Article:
Jesse Villarreal’s unorthodox training methods — including climbing metal sculptures in downtown Portland and bounding across seaside boulders in Cape Elizabeth — paid off big Monday night as he advanced to the finals of the NBC reality show “American Ninja Warrior.”
Villarreal, 24, was seen Monday night running the show’s obstacle course during a Northeast regional qualifying round held earlier this year in Miami.
Now that he’s made the cut, the Westbrook resident will be one of 100 athletes vying for the show’s $500,000 prize in the finals in Las Vegas. That round will begin airing July 8.
Villarreal was pointed out as a favorite to qualify early in the one-hour show by co-host Jonny Moseley, an Olympic gold medalist in skiing. When Villarreal began his run on the obstacle course, Moseley said he was so graceful that he looked like he was “dancing out there.”
Contestants are timed, and must negotiate all obstacles without falling into the water below. While running the course, Villarreal wore a velociraptor mask over his mouth, which he said helped him “attack” the course.
He did attack the course, mostly flawlessly. He had no problems with jumping onto the “quad steps,” which were a kind of fabricated boulder field, or hanging on to a swinging log. But he tripped on a bridge made of Bungee cords, and fell. He didn’t fall off the bridge, though, and was able to keep going.
Other obstacles he handled with ease included a series of “jumping bars,” where he had to use a trampoline to reach one elevated bar, then swing himself to the others.
Then he had to lift several movable walls, climb a couple of cargo nets, scale a curved 14-foot wall, and swing through the air using several hanging wheels.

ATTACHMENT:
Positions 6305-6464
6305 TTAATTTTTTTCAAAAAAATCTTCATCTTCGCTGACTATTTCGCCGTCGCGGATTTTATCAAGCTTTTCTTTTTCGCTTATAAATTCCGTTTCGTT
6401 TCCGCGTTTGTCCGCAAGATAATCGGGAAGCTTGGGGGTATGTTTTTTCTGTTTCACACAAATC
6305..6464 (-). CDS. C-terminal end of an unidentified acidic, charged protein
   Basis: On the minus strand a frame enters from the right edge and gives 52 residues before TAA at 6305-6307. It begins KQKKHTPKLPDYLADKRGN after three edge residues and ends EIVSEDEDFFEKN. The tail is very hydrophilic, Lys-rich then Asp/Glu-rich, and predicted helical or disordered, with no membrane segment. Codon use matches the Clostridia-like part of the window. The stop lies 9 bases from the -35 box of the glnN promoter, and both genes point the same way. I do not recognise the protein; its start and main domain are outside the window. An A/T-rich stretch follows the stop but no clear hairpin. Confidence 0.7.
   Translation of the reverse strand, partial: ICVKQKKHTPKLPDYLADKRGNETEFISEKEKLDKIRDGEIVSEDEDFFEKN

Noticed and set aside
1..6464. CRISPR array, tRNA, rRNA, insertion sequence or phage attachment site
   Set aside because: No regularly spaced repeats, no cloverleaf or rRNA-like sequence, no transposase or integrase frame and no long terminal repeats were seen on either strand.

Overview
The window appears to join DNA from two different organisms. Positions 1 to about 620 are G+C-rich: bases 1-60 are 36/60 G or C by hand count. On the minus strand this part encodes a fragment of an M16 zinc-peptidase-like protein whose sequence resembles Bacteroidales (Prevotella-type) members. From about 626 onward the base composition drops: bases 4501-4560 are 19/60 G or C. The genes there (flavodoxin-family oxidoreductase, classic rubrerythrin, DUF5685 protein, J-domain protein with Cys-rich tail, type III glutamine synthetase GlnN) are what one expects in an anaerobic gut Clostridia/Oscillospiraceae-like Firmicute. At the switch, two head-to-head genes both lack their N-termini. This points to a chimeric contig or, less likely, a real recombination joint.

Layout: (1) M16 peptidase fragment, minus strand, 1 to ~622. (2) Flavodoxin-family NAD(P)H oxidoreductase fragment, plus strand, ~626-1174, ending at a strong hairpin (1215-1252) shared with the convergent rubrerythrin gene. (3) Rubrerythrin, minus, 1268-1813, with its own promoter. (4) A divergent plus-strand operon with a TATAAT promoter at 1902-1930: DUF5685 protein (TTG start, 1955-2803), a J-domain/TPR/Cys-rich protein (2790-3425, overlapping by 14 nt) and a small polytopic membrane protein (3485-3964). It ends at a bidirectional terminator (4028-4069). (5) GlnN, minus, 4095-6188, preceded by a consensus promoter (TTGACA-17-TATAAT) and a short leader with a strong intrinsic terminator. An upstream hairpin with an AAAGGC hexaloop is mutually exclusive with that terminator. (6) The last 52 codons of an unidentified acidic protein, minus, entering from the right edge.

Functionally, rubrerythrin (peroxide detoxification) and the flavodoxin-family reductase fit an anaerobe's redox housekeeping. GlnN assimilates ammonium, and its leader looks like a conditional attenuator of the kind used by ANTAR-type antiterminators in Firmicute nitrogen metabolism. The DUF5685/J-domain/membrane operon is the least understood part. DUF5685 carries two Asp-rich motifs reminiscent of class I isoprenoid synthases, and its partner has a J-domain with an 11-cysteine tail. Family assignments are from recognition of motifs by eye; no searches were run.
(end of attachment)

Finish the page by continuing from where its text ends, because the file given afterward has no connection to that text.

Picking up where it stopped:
“He really impressed me,” Moseley said.
At one point during the show, Villarreal was seen doing some of his training at Fort Williams Park in Cape Elizabeth, and hauling sea clams while on a boat in Casco Bay.
The show’s announcers referred to Villarreal as a fisherman. While he has fished, he’s currently a painter and considering becoming a police officer.
While he was seen jumping on the rocks and leaping off old gun batteries at Fort Williams, Villarreal talked about his passion for parkour, or “free running” — the sport of finding the quickest way around obstacles. He found out about free running while in high school and has been doing it — on his own, not part of a team — ever since.
At the beginning of Monday’s episode, there were 30 contestants in the Northeast regional round, but only 15, including Villarreal, moved on.
The other competitors on Monday’s show included stuntmen, gym owners, golf course workers and police officers. Many were long-time free runners, like Villarreal.
The show is based on a long-running Japanese competition show called “Sasuke.”
Staff Writer Ray Routhier can be contacted at 791-6454 or at: firstname.lastname@example.org